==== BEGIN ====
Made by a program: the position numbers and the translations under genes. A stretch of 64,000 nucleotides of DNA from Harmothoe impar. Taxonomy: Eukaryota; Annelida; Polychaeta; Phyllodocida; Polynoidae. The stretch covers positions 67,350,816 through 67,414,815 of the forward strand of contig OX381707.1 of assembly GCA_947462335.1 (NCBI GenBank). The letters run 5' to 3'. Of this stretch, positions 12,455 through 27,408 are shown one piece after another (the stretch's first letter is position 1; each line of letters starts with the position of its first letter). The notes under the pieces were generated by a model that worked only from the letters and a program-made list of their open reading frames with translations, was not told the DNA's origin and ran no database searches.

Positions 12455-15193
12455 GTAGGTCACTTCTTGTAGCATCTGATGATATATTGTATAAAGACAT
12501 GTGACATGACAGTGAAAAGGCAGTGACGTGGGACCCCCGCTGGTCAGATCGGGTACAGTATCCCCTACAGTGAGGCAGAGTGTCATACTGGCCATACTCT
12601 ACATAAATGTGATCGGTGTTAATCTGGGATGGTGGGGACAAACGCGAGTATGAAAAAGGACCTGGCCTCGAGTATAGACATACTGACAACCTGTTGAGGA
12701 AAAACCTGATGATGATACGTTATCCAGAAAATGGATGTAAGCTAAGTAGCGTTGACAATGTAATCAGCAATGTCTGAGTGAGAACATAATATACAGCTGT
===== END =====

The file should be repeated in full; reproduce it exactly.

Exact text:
Made by a program: the position numbers and the translations under genes. A stretch of 64,000 nucleotides of DNA from Harmothoe impar. Taxonomy: Eukaryota; Annelida; Polychaeta; Phyllodocida; Polynoidae. The stretch covers positions 67,350,816 through 67,414,815 of the forward strand of contig OX381707.1 of assembly GCA_947462335.1 (NCBI GenBank). The letters run 5' to 3'. Of this stretch, positions 12,455 through 27,408 are shown one piece after another (the stretch's first letter is position 1; each line of letters starts with the position of its first letter). The notes under the pieces were generated by a model that worked only from the letters and a program-made list of their open reading frames with translations, was not told the DNA's origin and ran no database searches.

Positions 12455-15193
12455 GTAGGTCACTTCTTGTAGCATCTGATGATATATTGTATAAAGACAT
12501 GTGACATGACAGTGAAAAGGCAGTGACGTGGGACCCCCGCTGGTCAGATCGGGTACAGTATCCCCTACAGTGAGGCAGAGTGTCATACTGGCCATACTCT
12601 ACATAAATGTGATCGGTGTTAATCTGGGATGGTGGGGACAAACGCGAGTATGAAAAAGGACCTGGCCTCGAGTATAGACATACTGACAACCTGTTGAGGA
12701 AAAACCTGATGATGATACGTTATCCAGAAAATGGATGTAAGCTAAGTAGCGTTGACAATGTAATCAGCAATGTCTGAGTGAGAACATAATATACAGCTGT